What episode is this from please?
That's from "The Xindi," the first episode of Season 3.
Hi new fan here. I was just curious: what episode or episodes did they first have Trip and T'Pol get together or whatever they did to become a supercouple?
Supercouple, that's nice.
I don't know which episodes you've seen, and I don't want to spoil you, so here goes:
One of the early episodes in which the initial conflict between Trip and T'Pol started to ease is "Breaking the Ice" (1x08), in which events get them to start seeing each other as co-workers and potential friends, rather than simply adversaries.
The next significant development comes at the end of Season 2 ("The Expanse"), when Trip suffers a family tragedy and needs help dealing with nightmares and insomnia (3x01, "The Xindi"). Phlox does a bit of clandestine matchmaking and gets T'Pol to apply a sort of Vulcan massage called neuropressure to help Trip sleep (see picture above). Their friendship and trust solidifies.
There are several episodes that build on their developing relationship, including "Extinction" (3x03), "Rajiin" (3x04), and especially "Similitude" (3x10). Then comes "Harbinger" (3x15), in which they get together, sort of. The rest of Season 3 follows their rocky relationship, which smooths out nicely by the end of Season 3.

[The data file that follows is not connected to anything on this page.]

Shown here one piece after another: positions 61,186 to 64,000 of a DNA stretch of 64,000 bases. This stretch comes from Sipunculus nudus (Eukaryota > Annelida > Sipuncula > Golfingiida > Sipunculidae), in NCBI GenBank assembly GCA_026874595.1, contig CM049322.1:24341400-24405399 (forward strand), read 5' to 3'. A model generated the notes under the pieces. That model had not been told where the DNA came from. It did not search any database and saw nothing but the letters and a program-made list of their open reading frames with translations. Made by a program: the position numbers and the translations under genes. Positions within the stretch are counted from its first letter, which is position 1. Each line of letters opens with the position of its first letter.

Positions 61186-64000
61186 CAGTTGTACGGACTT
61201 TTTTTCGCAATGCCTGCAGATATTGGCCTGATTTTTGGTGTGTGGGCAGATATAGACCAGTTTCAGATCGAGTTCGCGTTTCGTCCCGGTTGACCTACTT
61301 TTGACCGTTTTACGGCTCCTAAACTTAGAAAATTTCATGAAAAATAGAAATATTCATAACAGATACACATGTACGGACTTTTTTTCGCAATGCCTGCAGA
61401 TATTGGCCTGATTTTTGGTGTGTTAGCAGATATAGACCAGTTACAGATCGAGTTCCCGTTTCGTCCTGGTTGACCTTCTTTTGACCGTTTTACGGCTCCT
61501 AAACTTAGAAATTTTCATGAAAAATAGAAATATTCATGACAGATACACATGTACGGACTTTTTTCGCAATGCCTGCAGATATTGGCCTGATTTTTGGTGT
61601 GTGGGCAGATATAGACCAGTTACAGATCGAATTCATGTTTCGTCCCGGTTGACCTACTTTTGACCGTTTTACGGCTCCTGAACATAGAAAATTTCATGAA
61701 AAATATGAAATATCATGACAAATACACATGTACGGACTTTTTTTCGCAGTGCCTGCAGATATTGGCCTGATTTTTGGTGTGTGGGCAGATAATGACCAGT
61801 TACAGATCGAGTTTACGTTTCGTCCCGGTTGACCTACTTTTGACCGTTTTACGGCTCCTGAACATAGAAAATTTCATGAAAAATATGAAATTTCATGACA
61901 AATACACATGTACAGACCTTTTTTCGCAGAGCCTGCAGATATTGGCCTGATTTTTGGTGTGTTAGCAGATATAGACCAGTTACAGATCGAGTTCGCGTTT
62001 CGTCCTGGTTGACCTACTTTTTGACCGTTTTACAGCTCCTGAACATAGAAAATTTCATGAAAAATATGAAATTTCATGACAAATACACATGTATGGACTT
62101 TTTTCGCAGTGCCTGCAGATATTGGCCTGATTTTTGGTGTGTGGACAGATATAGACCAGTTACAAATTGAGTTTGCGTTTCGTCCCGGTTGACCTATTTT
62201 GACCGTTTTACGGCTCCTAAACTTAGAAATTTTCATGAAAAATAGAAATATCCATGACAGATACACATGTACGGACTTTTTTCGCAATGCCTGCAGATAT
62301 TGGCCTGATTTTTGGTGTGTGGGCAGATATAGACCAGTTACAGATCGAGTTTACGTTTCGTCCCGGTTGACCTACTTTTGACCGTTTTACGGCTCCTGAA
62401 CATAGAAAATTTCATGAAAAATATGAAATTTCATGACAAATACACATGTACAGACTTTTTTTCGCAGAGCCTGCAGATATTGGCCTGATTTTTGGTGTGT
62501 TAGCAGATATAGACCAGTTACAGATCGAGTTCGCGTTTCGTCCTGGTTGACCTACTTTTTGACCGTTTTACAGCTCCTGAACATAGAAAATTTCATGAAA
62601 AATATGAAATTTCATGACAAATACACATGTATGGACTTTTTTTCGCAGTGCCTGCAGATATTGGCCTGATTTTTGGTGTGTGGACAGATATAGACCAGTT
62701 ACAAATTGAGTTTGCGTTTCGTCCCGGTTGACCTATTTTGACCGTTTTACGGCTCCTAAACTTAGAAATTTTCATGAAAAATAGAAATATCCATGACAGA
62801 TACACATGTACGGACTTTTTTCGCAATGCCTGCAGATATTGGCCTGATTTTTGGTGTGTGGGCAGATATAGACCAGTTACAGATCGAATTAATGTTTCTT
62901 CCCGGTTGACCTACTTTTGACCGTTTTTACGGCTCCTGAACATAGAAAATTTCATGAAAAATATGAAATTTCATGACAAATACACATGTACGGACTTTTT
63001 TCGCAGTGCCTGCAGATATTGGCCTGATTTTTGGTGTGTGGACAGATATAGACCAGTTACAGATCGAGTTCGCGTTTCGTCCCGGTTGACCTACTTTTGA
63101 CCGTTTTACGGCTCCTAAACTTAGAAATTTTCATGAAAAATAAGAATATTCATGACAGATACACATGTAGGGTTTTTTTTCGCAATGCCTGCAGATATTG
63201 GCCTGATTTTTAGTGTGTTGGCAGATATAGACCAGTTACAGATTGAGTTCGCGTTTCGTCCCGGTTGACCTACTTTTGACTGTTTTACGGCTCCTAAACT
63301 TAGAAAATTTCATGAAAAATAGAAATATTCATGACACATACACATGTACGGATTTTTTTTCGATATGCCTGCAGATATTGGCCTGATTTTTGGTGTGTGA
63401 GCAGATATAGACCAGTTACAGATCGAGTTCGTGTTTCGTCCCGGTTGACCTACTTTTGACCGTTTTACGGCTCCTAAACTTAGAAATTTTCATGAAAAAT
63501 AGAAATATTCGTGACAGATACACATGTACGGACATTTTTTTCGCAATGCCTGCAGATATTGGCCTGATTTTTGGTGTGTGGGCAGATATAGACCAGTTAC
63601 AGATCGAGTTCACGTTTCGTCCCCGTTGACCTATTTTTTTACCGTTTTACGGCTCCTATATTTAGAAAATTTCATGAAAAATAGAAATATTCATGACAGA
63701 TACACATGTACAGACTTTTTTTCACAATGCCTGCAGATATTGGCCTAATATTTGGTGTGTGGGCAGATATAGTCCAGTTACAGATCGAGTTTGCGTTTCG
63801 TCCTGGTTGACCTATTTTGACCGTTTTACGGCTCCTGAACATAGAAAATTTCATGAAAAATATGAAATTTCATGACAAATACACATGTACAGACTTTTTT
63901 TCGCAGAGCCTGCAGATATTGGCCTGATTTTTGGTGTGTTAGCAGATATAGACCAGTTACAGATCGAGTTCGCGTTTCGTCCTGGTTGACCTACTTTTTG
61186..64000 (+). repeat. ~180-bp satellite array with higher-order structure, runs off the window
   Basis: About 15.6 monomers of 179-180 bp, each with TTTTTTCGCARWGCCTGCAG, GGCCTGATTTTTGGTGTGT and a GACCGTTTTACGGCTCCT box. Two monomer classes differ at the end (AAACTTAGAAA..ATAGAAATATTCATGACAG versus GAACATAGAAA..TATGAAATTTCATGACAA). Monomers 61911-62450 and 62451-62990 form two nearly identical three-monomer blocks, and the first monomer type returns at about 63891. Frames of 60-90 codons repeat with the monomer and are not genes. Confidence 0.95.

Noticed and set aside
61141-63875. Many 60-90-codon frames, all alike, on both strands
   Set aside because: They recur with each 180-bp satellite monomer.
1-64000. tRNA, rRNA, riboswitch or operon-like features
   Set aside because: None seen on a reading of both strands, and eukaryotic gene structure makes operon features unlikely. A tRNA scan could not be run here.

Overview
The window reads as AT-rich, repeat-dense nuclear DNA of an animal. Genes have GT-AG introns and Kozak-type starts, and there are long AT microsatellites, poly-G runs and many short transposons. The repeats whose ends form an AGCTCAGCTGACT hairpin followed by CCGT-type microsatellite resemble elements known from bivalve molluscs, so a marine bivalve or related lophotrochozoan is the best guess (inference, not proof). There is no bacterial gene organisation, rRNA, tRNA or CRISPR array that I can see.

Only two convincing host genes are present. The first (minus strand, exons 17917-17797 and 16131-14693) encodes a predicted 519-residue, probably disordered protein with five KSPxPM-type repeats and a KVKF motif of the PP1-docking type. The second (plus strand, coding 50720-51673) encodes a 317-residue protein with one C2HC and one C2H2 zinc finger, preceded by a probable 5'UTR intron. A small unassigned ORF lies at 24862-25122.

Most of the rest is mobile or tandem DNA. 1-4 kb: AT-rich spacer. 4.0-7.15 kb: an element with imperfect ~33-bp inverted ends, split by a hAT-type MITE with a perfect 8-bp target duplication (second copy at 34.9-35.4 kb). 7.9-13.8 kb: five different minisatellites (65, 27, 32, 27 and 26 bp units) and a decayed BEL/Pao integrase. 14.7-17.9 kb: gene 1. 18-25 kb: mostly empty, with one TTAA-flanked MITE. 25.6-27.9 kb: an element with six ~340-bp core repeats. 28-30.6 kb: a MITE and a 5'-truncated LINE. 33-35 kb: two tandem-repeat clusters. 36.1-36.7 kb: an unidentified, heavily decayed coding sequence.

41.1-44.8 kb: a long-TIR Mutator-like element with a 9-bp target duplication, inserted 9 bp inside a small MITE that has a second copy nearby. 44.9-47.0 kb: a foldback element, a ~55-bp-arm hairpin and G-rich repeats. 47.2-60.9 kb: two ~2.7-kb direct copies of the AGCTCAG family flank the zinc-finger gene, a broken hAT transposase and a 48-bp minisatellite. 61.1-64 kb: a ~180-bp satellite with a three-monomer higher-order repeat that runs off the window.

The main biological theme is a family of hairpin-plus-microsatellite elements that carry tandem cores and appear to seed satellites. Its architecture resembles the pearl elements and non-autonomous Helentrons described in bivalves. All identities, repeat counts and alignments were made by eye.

Then in Season 4, the writers toss out all the setup and potential of Season 3 by throwing in a plot device-- er, obstacle to their happiness (4x03, "Home"). [Forgive my highly biased commentary - this was just SO contrived from a structural standpoint.] There is a little well-done pathos and a lot of artificial plot contrivance over the course of Season 4, until "Affliction"/"Divergence" (4x15-4x16) and "Bound" (4x17), when Trip and T'Pol's relationship gets back on track, sort of. They are brought closer together by another tragedy in "Demons"/"Terra Prime" (4x20-4x21), and there's a nice resolution that indicates they will grow closer.
I don't count the last hour, "These Are The Voyages," a renegade TNG episode which conflicts completely with "Terra Prime" (not to mention the TNG episode on which it is allegedly based) and makes almost zero sense with regard to plot, story structure, or established character development. For all the characters, not just Trip and T'Pol. If you watch it, view it as a poorly-researched holodeck program put together by Lt. Barclay during a drunken binge in order to punk Riker.
And welcome to Trip/T'Pol wonderfulness.